I SHORE GALLERY Bernard Street. Mon-Sal.

Crossings Until 9 Mar. Tapestries by Karin (.‘hipulina.

I SOLSTICE GALLERY 18a Dundas Street.

557 5227. Mon—Fri 11am—5pm; Sat j 10am—1pm. Jell McDonald: Recent Works Until 16 Mar. I STILLS GALLERY 105 High Street. 557 1140. Tue—Sat I lam—5.30pm. Jim Miller Poison Pen-A Story olWronglul Dismissal 25 Feb—30 Mar. A Kellogg‘s employee for more than 30 years. Marjorie Carlyle lost her job in 1974 for allegedly sending poison pen letters to a Kellogg's manager. In Jim Miller‘s exhibition. Carlyle protests her innocence in typed panels. and photographic panels are combined with period Kellogg‘s advertisements promoting the company‘s caring image to ironic effect. Ross Sinclair: Fanclub 25 Feb—30 Mar. Commissioned by Stills, Sinclair looks at the relationship between the ‘artist‘ and the ‘gallery‘. What does it mean for an artist to promote him or herself through an ‘exhibition'? Visitors to Stills will be bombarded by the artist‘s ego before they even enter the building— life-size photographs of Sinclair adorn the facade. stairwell and gallery space. I 369 GALLERY 233 Cowgate, 225 3013. Mon-Sat 10.30am—5.30pm. Inquiry Into Annie Cattrell, Tony Cooper. Leila Galloway, Wendy McMurdo and ch11 Torriset are the five artists chosen by Rose Frain for the Artist‘s Choice exhibition this year. All artists are,or have at some point been. 369ers. 0n the River: Paintings by Christie Cameron Until 2 Mar. ‘Poetic evocations ofthe Clyde valley’, abstract images ofthe landscape surrounding Cameron‘s home in Greenock. Alan G.D. Watson: Recent Work Until 30 Mar. Well known for his work on Scottish themes— St Kilda, the 19th century whaling industry and the building of an oil rig in Fife in this exhibition Watson also looks at the construction of Errochty Dam. His work is boldly figurative and dominated by electric blues and pinks. I TORRANCE GALLERY 29b Dundas Street. 556 6366. Mon—Fri 11am—6pm; Sat 10.30am-4pm. Helen G S Forde: New Paintings and Drawings 25 Feb—9 Mar. I TRAVERSE THEATRE 112 Grassmarket. 226 2633. Tue—Sat 11am—10pm: Sun 6—10pm. The Show Must Go On: New Work by Andrew Smith Until 17 Mar. Smith turns his ‘wicked sense of humour‘ on the theatre— actors and audiences and the experiences of every day thespian folk.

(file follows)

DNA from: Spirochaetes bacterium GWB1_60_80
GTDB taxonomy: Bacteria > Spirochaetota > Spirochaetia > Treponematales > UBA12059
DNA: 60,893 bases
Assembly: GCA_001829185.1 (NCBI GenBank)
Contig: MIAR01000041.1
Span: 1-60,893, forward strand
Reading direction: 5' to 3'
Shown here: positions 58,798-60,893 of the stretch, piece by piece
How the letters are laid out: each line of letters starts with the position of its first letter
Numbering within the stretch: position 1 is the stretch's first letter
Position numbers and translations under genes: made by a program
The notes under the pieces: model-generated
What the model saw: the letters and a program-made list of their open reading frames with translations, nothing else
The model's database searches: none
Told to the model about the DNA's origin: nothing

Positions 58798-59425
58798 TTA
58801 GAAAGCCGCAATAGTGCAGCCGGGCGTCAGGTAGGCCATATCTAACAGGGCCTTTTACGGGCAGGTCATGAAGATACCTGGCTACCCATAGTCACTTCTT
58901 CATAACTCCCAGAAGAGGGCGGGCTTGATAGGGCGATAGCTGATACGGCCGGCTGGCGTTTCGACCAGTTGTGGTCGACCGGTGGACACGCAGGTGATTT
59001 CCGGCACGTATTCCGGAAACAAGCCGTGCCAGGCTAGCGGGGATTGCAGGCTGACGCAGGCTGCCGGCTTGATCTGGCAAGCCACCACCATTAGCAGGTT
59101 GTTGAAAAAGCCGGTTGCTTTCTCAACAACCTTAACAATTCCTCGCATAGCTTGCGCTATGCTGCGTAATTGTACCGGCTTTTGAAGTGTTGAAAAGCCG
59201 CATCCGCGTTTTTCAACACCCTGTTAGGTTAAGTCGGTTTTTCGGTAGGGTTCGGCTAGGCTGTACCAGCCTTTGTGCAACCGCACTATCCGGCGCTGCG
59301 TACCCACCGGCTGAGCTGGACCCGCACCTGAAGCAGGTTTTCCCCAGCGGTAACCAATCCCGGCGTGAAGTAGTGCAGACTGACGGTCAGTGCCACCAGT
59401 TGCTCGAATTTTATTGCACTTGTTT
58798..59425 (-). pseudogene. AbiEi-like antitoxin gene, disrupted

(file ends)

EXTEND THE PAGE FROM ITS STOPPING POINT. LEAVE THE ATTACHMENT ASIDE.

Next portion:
The Circus by Andrew Smith



I ALLAN PARK GALLERY 23 Allan Park . 078671411. Mon—Sat 10am—5pm; Wed 10am—1pm.

Sun, Sea and Sand Works on paper byJ‘ohn Mathison, Gail Harvey, Arran Ross and other prominent Scottish contemporary artists.

I SMITH ART GALLERY AND MUSEUM Dumbarton Road, 0786 71917. Tue—Fri noon-5pm; Sat 10.30am—5pm; Sun 2—5pm.

Surlace Tension Unti124 Feb. Time-based installations using photography, video, and slide projection, by five women artists fighting marginalisation.

0n the Shell? Until June. A new exhibition

drawn from the permanent collection.

60 The List 22 February 7 March 1991